Poland’s artists and opposition politicians are posting photos of themselves eating bananas in protest against the removal from a top national gallery of an art work featuring the fruit that the conservative authorities say is obscene.
The new head of the National Museum in Warsaw argues that the 1973 video by artist Natalia LL and showing a young woman eating a banana with great pleasure can be harmful to young people.
Its removal from the gallery came after director Jerzy Miziolek was summoned to the Ministry of Culture.
Twitter, Facebook and Instagram users are ridiculing the ban as narrow-minded and a case of censorship. They are posting photos of themselves enjoying bananas.
In the self-proclaimed land of free speech, unburdened by Western notions of political correctness, the director of Poland's national museum has been removing works of modern art because a teenager was allegedly traumatised by images of a woman eating a banana. pic.twitter.com/h3ZQdbB23i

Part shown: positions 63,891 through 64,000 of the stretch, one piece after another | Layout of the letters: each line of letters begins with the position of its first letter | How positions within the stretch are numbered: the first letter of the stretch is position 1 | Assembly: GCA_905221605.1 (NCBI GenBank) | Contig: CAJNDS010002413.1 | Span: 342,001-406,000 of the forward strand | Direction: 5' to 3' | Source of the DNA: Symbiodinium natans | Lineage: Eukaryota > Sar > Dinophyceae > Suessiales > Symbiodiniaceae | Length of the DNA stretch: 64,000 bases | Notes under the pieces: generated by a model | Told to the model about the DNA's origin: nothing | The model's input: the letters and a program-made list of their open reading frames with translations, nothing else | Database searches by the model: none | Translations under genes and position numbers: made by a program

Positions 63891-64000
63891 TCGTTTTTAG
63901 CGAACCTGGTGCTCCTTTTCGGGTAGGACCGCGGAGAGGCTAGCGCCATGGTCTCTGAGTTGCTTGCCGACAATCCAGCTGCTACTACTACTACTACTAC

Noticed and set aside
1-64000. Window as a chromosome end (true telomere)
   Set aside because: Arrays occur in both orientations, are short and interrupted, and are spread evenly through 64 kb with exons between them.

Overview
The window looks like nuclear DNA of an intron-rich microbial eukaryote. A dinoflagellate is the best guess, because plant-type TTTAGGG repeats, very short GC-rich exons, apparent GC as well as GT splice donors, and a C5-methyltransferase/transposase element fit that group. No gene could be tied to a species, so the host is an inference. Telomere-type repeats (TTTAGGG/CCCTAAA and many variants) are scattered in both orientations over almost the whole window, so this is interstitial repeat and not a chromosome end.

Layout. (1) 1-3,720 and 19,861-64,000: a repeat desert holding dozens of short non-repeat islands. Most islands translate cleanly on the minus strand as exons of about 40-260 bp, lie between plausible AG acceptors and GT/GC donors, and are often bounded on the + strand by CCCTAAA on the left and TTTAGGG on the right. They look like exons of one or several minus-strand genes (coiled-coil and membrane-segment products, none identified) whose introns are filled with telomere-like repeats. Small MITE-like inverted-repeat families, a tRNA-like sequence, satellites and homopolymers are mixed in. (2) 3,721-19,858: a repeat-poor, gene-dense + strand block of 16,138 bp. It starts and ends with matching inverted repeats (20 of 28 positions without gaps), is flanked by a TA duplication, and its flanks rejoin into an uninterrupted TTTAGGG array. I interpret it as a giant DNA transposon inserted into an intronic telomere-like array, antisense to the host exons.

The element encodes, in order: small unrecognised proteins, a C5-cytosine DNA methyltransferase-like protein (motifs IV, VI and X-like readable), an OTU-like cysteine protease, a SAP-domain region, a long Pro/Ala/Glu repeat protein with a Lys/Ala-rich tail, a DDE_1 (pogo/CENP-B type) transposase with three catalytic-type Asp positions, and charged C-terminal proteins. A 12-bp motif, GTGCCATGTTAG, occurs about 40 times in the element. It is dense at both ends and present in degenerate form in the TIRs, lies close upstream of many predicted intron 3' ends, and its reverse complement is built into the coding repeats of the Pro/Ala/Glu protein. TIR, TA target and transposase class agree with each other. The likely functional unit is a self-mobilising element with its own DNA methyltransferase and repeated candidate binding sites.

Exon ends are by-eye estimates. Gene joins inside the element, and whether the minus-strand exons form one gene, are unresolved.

— Christian Davies (@crsdavies) April 29, 2019
Meantime in Poland. Apperantly women eating bananas are deemed indecent and banned from the @Muzeum_Narodowe
Ladies let's join this #BananaGate and let's eat some bananas in public pic.twitter.com/XVEtzEaM3L
— Teresa Buczkowska (@TBuczkowska) April 29, 2019
A collective banana-eating protest is planned Monday in front of the state-run museum.
This isn’t the first time banana-eating has been deemed indecent in recent times, and in Egypt it even landed a female pop singer in jail for two years.
Shaimaa Ahmed, better known by her stage name Shyma, was convicted in December 2017 of promoting debauchery with a racy video clip and ordered to pay a fine of 10,000 pounds (about $560).
Shyma appeared in the video in her underwear singing while suggestively eating an apple and a banana before a classroom of young men.
The video created a stir on social media in conservative and Muslim-majority Egypt and was discussed on TV talk shows.
Her arrest came amid a crackdown by authorities under President Abdel-Fattah el-Sissi on some artists in Egypt using wide-ranging morality laws.